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Burma, Other Asian Nations Defend Security Actions

Burma has defended its prosecution of democracy leader Aung San Suu Kyi at an Asian security summit in Singapore. Delegates to the summit have urged her release along with 2,000 other political prisoners in the military-ruled country. Sri Lanka and Pakistan also defended their own internal security measures at the summit.

Burma's Deputy Minister of Defense, Major General Aye Myint, on Sunday said police had no choice but to charge Aung San Suu Kyi with violating the terms of her house arrest.

"It is no doubt that Daw Aung San Suu Kyi has committed a cover up of the truth in her failure to report an illegal immigrant to the authorities concerned," said Aye Myint. "Thus, there was no option but to open legal proceedings in accordance with the law."

Aye Myint was speaking to Asian security officials and experts at the Shangri-La Dialogue in Singapore.

Delegates to the annual summit made public calls for Burma's military rulers to release the democracy leader along with the more than two thousand other political prisoners in the country.

Aung San Suu Kyi is facing five years in prison for allowing an eccentric American man to stay in her house without official permission.

The trial has been widely condemned as an excuse to keep the democracy leader locked-up. Her lawyers say a verdict is expected at the end of the week.

Aye Myint repeated Burma's dismissal of the criticism as an interference in its internal affairs.

Also at the summit Sunday, Sri Lanka's Minister of Foreign Affairs, Rohitha Bogollagama, defended the military defeat of Tamil Tiger rebels.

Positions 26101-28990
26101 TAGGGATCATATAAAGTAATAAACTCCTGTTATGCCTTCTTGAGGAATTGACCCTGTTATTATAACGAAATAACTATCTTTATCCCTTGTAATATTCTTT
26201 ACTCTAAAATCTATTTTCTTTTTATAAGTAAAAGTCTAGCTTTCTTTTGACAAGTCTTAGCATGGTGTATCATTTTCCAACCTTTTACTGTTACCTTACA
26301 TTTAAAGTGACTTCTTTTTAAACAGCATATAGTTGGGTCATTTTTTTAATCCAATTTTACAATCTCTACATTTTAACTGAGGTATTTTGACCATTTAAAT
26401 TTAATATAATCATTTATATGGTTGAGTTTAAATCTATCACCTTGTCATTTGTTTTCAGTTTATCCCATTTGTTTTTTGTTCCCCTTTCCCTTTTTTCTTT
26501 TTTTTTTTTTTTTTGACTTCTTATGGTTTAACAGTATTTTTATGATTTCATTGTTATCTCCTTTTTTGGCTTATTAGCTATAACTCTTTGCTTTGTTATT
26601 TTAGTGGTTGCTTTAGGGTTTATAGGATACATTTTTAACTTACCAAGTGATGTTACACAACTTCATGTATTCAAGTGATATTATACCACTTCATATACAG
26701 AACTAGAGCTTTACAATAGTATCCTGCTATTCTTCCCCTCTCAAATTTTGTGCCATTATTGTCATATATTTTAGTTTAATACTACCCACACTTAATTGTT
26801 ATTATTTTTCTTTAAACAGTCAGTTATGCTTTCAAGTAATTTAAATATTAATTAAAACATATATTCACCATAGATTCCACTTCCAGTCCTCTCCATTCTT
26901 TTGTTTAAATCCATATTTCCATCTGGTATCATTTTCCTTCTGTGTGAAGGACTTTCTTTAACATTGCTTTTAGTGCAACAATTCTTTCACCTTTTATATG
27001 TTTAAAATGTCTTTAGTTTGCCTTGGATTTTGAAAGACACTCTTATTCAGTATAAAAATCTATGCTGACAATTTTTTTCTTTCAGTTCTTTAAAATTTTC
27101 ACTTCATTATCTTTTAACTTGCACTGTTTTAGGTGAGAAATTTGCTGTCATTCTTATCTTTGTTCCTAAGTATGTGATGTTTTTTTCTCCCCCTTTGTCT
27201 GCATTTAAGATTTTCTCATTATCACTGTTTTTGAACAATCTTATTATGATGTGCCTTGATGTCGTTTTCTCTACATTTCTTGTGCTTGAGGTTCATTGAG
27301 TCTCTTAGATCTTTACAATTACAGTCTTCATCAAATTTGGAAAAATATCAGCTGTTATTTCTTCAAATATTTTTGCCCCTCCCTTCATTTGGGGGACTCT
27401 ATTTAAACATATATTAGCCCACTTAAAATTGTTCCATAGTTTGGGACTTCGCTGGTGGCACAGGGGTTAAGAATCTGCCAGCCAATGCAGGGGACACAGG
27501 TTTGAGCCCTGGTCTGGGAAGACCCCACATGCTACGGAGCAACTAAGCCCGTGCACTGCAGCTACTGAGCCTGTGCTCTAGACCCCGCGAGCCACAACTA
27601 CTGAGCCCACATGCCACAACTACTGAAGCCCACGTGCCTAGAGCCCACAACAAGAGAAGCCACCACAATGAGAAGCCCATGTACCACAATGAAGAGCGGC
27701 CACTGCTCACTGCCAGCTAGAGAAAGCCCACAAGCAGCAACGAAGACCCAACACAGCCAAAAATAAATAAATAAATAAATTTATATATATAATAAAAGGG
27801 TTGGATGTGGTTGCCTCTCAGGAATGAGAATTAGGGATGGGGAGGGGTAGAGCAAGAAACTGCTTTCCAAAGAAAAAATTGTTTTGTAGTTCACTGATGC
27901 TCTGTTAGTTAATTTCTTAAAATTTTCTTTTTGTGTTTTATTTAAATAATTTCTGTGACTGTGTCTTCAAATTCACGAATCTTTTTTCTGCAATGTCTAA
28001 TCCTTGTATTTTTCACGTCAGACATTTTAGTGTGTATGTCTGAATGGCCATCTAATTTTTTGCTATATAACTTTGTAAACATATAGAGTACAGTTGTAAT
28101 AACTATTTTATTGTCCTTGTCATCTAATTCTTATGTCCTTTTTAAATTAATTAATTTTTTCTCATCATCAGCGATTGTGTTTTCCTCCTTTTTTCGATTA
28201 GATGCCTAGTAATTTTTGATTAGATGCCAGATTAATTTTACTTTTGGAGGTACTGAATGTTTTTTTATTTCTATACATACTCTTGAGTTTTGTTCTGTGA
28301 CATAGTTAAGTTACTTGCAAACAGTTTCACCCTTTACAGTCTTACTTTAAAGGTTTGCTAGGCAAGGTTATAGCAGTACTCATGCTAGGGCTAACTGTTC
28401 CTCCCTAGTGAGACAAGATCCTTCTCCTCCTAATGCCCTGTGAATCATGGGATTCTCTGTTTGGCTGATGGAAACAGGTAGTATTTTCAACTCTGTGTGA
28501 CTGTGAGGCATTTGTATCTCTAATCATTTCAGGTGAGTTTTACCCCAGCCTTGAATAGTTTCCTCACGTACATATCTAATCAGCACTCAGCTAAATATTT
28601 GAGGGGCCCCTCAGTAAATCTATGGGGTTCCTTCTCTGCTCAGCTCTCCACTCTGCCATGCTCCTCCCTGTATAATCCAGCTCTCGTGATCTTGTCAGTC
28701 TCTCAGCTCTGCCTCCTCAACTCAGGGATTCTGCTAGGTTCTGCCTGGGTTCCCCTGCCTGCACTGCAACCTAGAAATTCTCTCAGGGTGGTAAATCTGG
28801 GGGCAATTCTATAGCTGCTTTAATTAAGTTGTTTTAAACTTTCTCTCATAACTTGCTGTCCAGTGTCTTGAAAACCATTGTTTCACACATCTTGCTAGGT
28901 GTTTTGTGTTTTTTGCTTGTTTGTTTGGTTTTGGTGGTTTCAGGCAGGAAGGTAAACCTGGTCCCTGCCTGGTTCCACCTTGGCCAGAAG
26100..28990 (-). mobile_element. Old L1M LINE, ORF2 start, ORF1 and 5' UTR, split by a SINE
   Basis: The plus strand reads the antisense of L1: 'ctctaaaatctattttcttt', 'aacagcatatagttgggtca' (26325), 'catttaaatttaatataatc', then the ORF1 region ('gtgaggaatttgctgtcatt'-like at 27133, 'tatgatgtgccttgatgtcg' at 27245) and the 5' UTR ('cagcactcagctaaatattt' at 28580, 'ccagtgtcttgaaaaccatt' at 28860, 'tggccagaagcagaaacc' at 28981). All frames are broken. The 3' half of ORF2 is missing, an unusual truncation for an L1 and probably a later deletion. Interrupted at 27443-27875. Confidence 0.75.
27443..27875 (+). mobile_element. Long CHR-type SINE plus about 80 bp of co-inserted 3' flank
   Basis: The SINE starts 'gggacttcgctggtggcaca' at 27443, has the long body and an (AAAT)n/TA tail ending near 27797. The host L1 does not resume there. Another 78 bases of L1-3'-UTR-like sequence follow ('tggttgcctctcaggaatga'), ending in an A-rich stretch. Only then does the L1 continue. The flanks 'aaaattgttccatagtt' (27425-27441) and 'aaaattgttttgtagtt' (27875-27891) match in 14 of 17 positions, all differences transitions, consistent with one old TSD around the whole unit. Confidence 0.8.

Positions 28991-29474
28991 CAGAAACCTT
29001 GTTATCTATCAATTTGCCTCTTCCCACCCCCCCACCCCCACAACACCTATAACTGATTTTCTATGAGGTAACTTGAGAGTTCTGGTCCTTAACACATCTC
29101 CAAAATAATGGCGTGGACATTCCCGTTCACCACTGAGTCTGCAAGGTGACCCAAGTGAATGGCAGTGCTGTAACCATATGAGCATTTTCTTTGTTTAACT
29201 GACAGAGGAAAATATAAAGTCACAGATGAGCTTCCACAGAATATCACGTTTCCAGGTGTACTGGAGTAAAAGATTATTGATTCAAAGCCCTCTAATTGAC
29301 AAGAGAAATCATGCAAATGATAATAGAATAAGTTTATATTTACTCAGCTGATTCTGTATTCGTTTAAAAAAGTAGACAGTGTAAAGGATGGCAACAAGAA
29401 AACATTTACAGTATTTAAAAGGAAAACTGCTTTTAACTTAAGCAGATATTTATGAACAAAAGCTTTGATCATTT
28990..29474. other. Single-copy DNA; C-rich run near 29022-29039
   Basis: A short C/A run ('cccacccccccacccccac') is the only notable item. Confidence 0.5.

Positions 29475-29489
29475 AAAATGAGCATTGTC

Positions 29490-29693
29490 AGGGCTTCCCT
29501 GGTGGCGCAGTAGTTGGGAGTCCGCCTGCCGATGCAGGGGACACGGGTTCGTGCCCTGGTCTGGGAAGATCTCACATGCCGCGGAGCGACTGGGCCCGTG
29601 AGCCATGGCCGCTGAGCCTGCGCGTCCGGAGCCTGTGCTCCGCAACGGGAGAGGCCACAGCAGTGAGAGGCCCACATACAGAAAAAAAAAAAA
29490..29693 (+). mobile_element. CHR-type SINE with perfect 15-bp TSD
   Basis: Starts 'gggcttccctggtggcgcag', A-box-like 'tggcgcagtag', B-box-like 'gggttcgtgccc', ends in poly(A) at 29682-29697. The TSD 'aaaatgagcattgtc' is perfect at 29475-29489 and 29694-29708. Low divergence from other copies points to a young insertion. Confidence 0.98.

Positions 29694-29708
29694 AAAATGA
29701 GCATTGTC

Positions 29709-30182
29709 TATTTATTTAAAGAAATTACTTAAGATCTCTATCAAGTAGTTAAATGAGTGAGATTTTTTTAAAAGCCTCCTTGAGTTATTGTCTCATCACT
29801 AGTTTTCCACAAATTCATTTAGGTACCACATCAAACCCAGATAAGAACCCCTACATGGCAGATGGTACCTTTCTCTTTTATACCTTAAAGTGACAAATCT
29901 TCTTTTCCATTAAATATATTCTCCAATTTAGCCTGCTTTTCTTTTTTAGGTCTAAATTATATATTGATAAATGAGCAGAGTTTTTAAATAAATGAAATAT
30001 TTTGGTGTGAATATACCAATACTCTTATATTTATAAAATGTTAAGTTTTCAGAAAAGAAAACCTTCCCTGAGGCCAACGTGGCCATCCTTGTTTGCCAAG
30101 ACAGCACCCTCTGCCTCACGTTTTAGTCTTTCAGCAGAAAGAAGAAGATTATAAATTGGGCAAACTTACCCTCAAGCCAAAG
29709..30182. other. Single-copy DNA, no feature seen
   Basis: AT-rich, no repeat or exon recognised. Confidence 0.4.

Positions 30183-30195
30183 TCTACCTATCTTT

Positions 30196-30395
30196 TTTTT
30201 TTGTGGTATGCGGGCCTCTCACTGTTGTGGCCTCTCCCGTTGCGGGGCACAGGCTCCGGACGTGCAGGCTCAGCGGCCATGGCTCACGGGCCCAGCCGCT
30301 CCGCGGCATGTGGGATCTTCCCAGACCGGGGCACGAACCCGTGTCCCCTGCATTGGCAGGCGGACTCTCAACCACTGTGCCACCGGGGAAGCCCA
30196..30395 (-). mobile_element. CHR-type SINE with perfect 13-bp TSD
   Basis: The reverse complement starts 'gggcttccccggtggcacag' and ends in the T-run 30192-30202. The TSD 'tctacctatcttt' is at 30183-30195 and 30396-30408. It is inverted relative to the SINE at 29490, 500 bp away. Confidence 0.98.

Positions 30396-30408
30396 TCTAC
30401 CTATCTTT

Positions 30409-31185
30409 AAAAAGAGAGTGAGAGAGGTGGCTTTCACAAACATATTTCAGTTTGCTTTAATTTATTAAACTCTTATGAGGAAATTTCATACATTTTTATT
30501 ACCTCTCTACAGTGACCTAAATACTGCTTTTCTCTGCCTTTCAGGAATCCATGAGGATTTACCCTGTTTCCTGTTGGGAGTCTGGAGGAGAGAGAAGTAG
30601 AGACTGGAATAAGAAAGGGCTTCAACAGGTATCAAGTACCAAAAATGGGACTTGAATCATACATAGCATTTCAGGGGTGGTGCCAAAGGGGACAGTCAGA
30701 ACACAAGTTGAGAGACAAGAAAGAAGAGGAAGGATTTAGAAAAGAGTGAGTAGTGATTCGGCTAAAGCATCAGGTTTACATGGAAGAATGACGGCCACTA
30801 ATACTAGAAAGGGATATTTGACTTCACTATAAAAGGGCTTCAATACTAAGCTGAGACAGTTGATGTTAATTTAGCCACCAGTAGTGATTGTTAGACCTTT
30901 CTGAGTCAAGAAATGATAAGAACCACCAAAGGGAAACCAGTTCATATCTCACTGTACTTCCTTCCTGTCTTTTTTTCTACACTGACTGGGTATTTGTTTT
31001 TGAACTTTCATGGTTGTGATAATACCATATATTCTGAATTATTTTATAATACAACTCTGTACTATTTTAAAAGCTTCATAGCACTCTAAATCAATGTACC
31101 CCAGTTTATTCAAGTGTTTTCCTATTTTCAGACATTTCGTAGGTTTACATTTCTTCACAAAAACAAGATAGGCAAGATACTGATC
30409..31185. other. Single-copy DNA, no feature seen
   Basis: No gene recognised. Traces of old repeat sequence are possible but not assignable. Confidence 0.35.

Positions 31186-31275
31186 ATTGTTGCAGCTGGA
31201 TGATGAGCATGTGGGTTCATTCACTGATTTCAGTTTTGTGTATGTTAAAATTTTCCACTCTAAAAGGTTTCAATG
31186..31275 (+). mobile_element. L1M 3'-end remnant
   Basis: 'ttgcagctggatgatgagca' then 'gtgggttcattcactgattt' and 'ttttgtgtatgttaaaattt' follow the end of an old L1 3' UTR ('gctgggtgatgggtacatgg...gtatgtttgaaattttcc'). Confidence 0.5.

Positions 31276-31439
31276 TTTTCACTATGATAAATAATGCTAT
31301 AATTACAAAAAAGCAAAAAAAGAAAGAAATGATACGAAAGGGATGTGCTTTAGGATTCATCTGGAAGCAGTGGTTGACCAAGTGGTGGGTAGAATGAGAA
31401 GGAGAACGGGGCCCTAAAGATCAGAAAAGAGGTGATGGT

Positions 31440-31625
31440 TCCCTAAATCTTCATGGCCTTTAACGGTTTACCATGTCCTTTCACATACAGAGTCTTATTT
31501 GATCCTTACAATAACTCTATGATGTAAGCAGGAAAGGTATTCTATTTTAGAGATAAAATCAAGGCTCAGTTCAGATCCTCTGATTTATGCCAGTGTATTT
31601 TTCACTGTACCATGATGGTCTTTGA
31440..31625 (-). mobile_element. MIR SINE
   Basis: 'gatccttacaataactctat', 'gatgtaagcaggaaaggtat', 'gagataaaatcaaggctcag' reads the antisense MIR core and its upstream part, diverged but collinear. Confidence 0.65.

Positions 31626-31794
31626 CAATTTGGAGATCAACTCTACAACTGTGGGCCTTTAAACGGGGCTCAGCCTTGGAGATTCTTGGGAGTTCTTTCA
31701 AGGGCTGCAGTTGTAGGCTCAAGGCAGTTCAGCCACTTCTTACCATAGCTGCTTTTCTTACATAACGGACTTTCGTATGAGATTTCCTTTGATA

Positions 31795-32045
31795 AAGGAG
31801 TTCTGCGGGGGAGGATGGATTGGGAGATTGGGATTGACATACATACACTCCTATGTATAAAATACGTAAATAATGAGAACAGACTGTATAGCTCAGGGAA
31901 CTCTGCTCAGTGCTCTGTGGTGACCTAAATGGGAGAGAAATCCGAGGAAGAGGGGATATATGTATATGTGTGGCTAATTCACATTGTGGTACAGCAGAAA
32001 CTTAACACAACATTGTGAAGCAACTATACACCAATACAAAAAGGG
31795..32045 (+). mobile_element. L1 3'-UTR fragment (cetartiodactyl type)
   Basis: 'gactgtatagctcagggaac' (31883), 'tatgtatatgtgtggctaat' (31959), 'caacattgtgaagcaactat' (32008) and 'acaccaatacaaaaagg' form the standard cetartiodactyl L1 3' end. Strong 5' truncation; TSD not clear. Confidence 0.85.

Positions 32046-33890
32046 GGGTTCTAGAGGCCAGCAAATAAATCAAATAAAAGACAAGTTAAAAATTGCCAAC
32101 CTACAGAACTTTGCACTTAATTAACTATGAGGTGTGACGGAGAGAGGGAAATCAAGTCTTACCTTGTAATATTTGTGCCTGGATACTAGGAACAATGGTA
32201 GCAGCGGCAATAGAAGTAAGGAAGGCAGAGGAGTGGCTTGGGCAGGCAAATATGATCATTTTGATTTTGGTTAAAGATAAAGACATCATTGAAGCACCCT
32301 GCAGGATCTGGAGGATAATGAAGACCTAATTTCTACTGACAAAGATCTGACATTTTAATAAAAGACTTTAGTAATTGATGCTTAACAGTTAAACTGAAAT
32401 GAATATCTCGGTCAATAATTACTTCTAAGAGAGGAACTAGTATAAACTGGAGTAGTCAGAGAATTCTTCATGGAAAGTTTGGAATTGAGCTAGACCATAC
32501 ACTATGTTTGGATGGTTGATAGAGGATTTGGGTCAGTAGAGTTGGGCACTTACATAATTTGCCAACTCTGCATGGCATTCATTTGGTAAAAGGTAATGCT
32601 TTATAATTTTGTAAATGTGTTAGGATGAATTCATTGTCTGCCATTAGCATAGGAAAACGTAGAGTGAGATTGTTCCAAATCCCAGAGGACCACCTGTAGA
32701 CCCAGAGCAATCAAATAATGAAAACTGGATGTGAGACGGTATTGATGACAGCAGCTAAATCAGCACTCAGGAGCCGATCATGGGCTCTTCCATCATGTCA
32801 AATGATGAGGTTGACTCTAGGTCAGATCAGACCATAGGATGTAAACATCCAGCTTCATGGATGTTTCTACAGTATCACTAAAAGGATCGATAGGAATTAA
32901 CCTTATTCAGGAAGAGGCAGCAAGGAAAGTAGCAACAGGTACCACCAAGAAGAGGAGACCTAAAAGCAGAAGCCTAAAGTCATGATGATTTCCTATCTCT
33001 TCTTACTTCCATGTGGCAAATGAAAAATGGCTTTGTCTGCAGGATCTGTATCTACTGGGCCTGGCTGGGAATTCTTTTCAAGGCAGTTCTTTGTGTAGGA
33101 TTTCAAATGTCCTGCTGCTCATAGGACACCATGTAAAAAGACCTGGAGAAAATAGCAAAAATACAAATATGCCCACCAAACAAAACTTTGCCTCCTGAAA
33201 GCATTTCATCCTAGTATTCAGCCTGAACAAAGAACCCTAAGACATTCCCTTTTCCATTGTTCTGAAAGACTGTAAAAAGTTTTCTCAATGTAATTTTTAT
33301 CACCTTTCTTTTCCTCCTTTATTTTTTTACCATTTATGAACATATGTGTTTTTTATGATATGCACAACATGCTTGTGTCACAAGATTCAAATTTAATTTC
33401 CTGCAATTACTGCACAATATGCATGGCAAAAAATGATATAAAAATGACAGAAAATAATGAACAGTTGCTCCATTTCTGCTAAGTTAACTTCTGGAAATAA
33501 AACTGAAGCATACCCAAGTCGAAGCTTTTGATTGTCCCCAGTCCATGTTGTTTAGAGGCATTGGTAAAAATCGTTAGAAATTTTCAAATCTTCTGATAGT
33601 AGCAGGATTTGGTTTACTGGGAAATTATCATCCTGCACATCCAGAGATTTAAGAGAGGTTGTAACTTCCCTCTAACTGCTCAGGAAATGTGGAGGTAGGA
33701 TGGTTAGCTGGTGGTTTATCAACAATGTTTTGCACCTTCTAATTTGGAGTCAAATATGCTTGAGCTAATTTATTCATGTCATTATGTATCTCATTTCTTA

"Sri Lanka will no doubt enter the annals of history as a classic, textbook example of a nation that successfully prevailed over the scourge of terrorism whilst tenaciously upholding the cherished values of democracy and human rights that have been deeply engrained in the psyche of our people," said Rohitha Bogollagama.

Critics have accused both the rebels and the Sri Lankan military of causing heavy casualties during the 25-year-conflict. The United Nations estimates thousands of civilians died in the final military assault on the rebels.

Pakistan's Secretary of Defense, Syed Athar Ali, told the Asian security summit there was a misperception that Pakistan was the source of extremism in the region. He argued instability actually trickled in from Afghanistan after the 9-11 attacks.

"[The] quandary lies in Afghanistan and, therefore, the solution has to be found in Afghanistan itself," said Syed Athar Ali. "Whereas Pakistan has played a lead role in global campaign against terror, and paid a very heavy price, the lack of success in creating stability in Afghanistan by coalition forces has impeded our efforts at stabilizing our western border region bordering Afghanistan."

Ali acknowledged that extremists had found a safe-haven in the largely unsecured border region, but says Pakistan security forces are now making great efforts to flush out the Taliban and other extremists.

But, he warned the weak government in Afghanistan and lack of international funding was likely to make the security situation worse.

American and British defense chiefs at the three-day summit asked Asian countries to contribute more funds and expertise to Afghanistan's development.

In other security concerns expressed Sunday, Singapore's Defense Minister Teo Chee Hean told delegates new friction could arise from overlapping territorial claims in the South China Sea.

He said more military transparency and information sharing was needed to prevent misunderstandings that could lead to conflict.